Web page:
Monday, 23 February 2015

News round-up

There are two stories dominating the science pages of newspapers in the last week, and many variations have been published online, punctuated by the odd video clip of something exploding in the atmosphere over various cities.

Tooth be continued

Boring tooth enamel has made headlines recently as scientists discover that beaver teeth are reinforced with metal to make their enamel one of the strongest kinds found in teeth. That prestigious crown (pun intended) may be stolen from them though, as it has emerged that limpets' teeth are composed of the strongest biological material known to man!

The barnacle-like limpet is actually a snail with a cone-shaped shell. Its teeth are only millimetres long but are used for clinging on to rocks. Researchers hope to fabricate the tough teeth to produce lightweight and strong materials. Previously, spider silk was known as the strongest biological material.

Mars is number One

The Mars One mission, established by Dutch entrepreneur and space enthusiast Bas Lansdorp, has whittled down its thousands of applicants to just one hundred - a handful of these people could be going on a one-way trip to Mars in the next decade. Mars hopeful and Briton, Hannah Earnshaw, told The Guardian:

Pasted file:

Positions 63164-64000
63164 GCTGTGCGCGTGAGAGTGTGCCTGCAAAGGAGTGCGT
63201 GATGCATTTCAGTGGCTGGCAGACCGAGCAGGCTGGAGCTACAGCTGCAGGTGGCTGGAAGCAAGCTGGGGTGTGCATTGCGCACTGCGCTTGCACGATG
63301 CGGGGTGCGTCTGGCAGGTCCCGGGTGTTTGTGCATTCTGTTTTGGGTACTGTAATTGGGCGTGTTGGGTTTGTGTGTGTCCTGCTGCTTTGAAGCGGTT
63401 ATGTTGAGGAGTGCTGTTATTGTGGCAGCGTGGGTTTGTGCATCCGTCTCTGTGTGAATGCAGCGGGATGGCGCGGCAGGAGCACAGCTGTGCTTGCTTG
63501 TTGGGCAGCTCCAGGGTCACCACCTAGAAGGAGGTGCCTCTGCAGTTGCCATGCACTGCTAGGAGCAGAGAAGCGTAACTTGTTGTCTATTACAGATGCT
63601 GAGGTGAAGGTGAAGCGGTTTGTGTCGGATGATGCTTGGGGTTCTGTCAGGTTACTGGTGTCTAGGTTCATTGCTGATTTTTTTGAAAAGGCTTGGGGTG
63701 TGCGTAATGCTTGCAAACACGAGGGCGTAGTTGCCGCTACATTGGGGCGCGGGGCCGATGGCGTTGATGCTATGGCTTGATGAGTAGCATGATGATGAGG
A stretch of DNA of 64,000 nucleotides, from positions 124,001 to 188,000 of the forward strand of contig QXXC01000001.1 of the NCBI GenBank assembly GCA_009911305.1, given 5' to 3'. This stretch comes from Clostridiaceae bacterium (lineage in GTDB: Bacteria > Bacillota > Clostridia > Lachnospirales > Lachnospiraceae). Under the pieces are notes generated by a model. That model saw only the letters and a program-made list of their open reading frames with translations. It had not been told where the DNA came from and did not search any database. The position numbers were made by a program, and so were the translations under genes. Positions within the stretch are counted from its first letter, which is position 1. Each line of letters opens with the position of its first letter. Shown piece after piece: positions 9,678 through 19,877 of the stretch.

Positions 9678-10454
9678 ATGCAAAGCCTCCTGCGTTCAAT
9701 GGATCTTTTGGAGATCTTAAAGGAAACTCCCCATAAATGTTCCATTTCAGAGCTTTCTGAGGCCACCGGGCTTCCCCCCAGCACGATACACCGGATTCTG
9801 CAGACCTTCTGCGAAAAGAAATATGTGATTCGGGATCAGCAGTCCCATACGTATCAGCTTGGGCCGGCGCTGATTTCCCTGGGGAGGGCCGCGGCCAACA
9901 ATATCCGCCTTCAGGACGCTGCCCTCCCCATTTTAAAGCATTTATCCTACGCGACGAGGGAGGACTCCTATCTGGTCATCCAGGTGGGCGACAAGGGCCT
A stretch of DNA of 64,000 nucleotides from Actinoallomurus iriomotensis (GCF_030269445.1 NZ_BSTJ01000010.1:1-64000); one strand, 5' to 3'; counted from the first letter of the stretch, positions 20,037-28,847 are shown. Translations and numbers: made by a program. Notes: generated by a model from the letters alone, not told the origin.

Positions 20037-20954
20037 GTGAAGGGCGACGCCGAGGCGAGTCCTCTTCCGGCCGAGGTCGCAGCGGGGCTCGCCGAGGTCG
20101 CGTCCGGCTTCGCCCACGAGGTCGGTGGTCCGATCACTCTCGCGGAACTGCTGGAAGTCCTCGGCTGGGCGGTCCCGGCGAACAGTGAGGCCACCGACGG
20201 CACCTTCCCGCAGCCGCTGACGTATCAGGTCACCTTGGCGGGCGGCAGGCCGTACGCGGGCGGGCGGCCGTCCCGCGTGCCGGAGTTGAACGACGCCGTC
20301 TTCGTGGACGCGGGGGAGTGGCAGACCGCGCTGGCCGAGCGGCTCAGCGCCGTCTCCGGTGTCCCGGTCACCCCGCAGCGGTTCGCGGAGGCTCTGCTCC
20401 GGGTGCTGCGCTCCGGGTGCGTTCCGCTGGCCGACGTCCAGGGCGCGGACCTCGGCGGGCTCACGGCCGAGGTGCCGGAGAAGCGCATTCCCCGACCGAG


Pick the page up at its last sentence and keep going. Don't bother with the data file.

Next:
"When I applied for Mars One, I applied to dedicate my life to the creation of a colony that will have enormous implications for the future of the human race."

The projects intends to send robots and supplies ahead of the first humans, and to fund the entire project with public and commercial endorsements, as well as a reality TV show. For more info on this almost-plausible endeavour, read the Mars One wiki page.

Alan Alda's Marie Curie Play

Famous for his roles as the jovial but haunted doctor, Hawkeye Pierce, in MASH and his sharp-tongued republican in the West Wing, Alan Alda reveals his other great love besides acting: science. His new play, Radiance: The Passion of Marie Curie, is dedicated the later years of his idol, two-time Nobel prize winner and Polish scientist, Marie SkÅ‚odowska-Curie. Speaking to The Guardian, Alda reveals his love of asking questions never escaped him, despite poor teachers quenching his curiosity as a schoolchild.

No comments:

Post a Comment